If someone is transitioning from staying outside or in a shelter, they might not know the things to look for in an apartment. They may have limited experience in talking with landlords or advocating for themselves. This is where Willis Dady’s Rapid Re-Housing team comes in. They work to provide up to 12-months of rental assistance with case management to households that have high barriers and are literally homeless. I sat down with our Housing Case Manager, Marin Noska, to learn more.
Q: Do you go with clients to look at apartments before they sign the lease?
Yes, once a client is approved for an apartment we go with them to look at it. We do an inspection to make sure there is water, electricity, no bugs, and everything works. We write down anything that needs to be noted so they can get their deposit back.
Q: What does the rest of the process look like to get a client into their apartment?
After the case manager approves the apartment, they go in and look for three comparables. These are three other apartments in the area that are similar to make sure it’s a fair price. We also work within Fair Market Rent (FMR). These are set numbers within a reasonable range that we have to stay at or under. This is because of our funding requirements and what is best for our clients (explained more later).
When the client is ready to sign the lease, the landlord and tenant also always sign the Violence Against Women ACT (VAWA). I also do a lead safe inspection depending on how old the apartment is. I look for cracks or chipping and the landlord would have to take care of anything if it was found.
Then they are ready to move in. We will reach out to Central Furniture rescue and send in a referral for the client. Central Furniture Rescue will call the client and ask them what they need. If they have it in stock, they are normally able to give it. This can include things like a bed, couch, chairs, lamps, or kitchen items like pots and pans.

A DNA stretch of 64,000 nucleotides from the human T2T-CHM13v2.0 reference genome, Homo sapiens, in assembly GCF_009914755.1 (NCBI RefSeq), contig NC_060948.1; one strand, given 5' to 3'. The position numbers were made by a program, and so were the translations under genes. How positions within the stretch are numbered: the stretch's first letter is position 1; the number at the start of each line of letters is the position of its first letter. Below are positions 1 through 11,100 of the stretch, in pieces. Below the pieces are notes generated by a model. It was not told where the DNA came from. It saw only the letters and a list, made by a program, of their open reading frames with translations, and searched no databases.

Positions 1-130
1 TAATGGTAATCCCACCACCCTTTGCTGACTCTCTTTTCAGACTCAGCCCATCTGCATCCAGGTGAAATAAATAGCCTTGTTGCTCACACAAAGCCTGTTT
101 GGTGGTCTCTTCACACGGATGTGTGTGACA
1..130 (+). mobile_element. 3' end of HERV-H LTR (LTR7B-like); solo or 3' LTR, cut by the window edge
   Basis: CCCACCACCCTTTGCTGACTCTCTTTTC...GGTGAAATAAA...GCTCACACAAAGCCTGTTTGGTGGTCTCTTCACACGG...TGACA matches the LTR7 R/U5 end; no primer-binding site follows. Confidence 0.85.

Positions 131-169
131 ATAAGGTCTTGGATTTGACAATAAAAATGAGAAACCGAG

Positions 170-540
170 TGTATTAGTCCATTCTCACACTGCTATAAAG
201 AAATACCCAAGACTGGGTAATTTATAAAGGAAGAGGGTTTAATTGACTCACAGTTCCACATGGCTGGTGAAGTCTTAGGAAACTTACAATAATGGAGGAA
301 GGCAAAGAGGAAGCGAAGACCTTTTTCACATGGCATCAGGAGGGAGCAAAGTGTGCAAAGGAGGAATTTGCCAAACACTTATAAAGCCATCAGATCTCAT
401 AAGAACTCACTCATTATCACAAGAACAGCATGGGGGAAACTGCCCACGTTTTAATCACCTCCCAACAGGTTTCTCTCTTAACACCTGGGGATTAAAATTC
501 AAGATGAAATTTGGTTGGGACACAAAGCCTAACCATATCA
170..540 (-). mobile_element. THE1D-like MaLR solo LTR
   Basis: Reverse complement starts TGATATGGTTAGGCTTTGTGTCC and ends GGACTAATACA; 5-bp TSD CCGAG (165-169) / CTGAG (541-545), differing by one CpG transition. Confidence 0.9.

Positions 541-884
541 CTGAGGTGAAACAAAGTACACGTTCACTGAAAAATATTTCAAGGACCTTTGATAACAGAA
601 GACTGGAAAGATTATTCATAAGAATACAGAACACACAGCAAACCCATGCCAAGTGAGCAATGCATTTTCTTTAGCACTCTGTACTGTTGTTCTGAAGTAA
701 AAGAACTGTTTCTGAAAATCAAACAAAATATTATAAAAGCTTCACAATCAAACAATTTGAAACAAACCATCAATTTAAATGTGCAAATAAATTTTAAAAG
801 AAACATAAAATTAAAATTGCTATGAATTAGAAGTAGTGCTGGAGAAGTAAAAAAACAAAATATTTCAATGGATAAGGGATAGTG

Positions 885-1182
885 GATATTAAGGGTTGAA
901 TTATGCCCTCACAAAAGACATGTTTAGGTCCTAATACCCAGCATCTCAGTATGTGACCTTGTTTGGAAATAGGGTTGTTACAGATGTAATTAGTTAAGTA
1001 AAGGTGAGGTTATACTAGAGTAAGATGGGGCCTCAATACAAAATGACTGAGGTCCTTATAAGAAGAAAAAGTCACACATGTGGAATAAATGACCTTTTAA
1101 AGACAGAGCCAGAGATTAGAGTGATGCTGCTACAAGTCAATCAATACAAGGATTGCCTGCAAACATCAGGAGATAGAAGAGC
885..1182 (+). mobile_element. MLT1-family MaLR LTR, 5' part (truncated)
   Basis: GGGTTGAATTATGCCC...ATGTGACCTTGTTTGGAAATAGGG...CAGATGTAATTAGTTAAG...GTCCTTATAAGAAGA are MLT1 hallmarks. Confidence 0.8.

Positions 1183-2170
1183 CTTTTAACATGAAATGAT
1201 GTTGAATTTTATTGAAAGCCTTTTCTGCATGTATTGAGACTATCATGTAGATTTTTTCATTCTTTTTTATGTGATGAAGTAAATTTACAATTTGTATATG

Q: How often do you meet with the client after they’re moved in?
We meet with them once a month to go over their budget. The client will watch the case manager fill out the paperwork so they know how much their rent and other expenses are. Three or so months in the client will start paying for part of their rent. By the end of the twelve months, they should be able to pay for all of their rent. They should be self-sufficient.
Q: How would you define a healthy home?
A healthy home is being able to have a space of your own. In college I read “A Room of One’s Own” by Virginia Wolf. It talks about how people really need their own space to be able to fully function. Unstableness makes it really hard to go to work every day. Having a consistent place of your own is really what a healthy home is; it’s the basis of it. A stable home.
Q: Is it difficult to find a healthy home with a limited budget?
Yes, we’re seeing a lot of apartments that are way above FMR that we can’t pay for. Going above FMR would be setting up our clients for failure because they can’t afford it after the rental assistance ends.
It’s frustrating because there aren’t a lot of apartments less than FMR. There isn’t enough low income housing and we don’t have enough landlords that are willing to take chances on people. It’s frustrating to see clients get denied.
Q: How does rental assistance help clients?
It lets clients build their savings. We want them to be self-sufficient but also understand they are in a difficult part in their lives. They likely don’t have much savings.
Q: Can you explain that further?
I’ve found being homeless is actually quite expensive for clients. I look at their budgets and they need to buy torches, hand warmers, gloves, etc. Things get stolen so it becomes a cycle. You wouldn’t think it would be expensive but it is. You are in survival mode. Plus, most clients go to the gas station because they are available but prices are higher. Rides and getting from one side of town in less than an hour can be expensive. It all adds up.
Q: Why is having savings important to a healthy home?
You never know what is going to happen. It’s always good to have the extra cushion just in case.
Q: What kind of items do clients need to be in a healthy home? How is that impacted by lack of savings?
Clients need to have a bed to sleep well and kitchen items to make food. You need sleep to function. You need food and water to function. Showering might not be technically necessary for functioning but it helps you mentally to feel clean and socially to be around people. There’s that social expectation that you shower every day. Hygiene is important. Clients need pots and pans to eat and cups to drink.
Clients have been spending all their money to stay alive, so they most likely don’t have those items or savings to spend on those necessary items. That’s why we put in referrals at Central Furniture Rescue. They are able to support clients with those items.
Want to learn more about our amazing partner agency Central Furniture Rescue? Check out their website: https://centralfurniturerescue.org/.